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IUBMB Life. 2012 Nov;64(11):901-10. doi: 10.1002/iub.1087. Epub 2012 Sep 29.

Depressed mitochondrial biogenesis and dynamic remodeling in mouse tibialis anterior and gastrocnemius induced by 4-week hindlimb unloading.

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  • 1Institute of Mitochondrial Biology and Medicine, The Key Laboratory of Biomedical Information Engineering of Ministry of Education, Xi'an Jiaotong University School of Life Science and Technology, Xi'an 710049, China.

Abstract

Mitochondrial dynamics is highly involved in muscle atrophy, the slow twitch muscle as soleus, preferentially affected by hindlimb unloading (HU), was well characterized by mitochondrial dysfunction in biogenesis. However, the fast twitch muscles like tibialis anterior (TA) and gastrocnemius (GAS), which are the most massive parts of the hindlimb muscles, are less elucidated on mitochondrial adaptations responding to HU. To investigate the mitochondrial dynamic responses and the involved molecules mediating atrophy in TA and GAS, we studied a 4-week HU mouse model. We found GAS was preferentially affected to atrophy by unloading compared with TA. Furthermore, the depressed mitochondrial biogenesis occurred, accounting for mitochondrial loss in GAS by unloading. PGC-1α, as well as its transcriptional/post-translational modification regulators, such as p-CREB, SIRT1, and p-AMPK, were consistently reduced in response to unloading in GAS. Molecules relevant to autophagy, mitochondrial fusion, and fission, were compromised following unloading both in TA and GAS. These results suggested that TA exhibited resistance to unloading induced muscle atrophy while GAS presented significant mitochondrial loss, which might be due to the mitochondrial biogenesis suppressed by the inactivation of PGC-1α. However, both in TA and GAS muscles, a similar sedentary mitochondrial dynamics of mitochondrial fusion and fission was induced by unloading though TA exhibited little muscle atrophy.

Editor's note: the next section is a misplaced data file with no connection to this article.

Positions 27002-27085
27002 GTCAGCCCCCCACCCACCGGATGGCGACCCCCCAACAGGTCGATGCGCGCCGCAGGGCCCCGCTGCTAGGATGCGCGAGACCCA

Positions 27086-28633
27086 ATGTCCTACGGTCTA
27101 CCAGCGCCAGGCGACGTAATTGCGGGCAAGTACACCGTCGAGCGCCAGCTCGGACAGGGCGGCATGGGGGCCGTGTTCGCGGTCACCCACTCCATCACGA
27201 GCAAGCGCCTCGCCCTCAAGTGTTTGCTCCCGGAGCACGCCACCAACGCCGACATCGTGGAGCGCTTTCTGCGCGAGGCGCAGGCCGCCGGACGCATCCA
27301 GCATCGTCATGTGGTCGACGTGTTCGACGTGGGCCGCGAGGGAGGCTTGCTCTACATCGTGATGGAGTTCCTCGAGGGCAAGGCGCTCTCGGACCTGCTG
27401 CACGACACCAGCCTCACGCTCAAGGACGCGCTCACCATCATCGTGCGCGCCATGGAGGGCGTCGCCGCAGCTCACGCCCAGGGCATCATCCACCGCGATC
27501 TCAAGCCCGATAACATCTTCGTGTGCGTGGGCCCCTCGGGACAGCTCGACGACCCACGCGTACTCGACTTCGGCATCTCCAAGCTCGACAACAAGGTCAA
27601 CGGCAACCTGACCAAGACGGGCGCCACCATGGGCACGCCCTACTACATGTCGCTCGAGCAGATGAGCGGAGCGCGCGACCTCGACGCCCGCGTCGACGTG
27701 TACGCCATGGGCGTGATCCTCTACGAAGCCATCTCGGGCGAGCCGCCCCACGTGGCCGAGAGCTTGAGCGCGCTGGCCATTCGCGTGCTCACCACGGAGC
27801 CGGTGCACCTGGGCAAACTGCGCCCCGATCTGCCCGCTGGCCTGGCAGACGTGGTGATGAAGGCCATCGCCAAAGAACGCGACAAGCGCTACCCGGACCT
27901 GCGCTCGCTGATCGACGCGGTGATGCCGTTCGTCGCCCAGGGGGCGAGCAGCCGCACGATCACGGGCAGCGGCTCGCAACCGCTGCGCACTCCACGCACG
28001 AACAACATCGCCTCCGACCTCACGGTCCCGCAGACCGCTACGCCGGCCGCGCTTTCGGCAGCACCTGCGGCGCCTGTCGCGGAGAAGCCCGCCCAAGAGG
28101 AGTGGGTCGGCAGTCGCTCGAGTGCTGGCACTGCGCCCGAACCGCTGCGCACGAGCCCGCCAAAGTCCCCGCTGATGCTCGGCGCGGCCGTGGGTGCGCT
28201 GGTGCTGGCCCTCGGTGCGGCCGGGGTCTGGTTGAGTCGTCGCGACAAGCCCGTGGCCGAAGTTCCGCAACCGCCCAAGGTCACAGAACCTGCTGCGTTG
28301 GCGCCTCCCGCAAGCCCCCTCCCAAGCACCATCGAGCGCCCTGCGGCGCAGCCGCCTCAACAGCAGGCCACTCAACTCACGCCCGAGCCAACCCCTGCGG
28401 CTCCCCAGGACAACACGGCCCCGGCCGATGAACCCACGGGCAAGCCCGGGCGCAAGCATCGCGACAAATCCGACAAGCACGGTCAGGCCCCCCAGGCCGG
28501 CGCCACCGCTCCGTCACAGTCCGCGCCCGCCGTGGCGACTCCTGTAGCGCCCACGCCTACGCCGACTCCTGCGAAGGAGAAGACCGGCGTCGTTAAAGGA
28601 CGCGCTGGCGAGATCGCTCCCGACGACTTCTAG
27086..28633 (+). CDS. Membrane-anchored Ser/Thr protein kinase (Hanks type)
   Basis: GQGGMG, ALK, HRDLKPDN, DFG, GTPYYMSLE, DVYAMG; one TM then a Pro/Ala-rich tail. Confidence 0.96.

Copyright © 2012 International Union of Biochemistry and Molecular Biology, Inc.

PMID:
23024034
[PubMed - indexed for MEDLINE]
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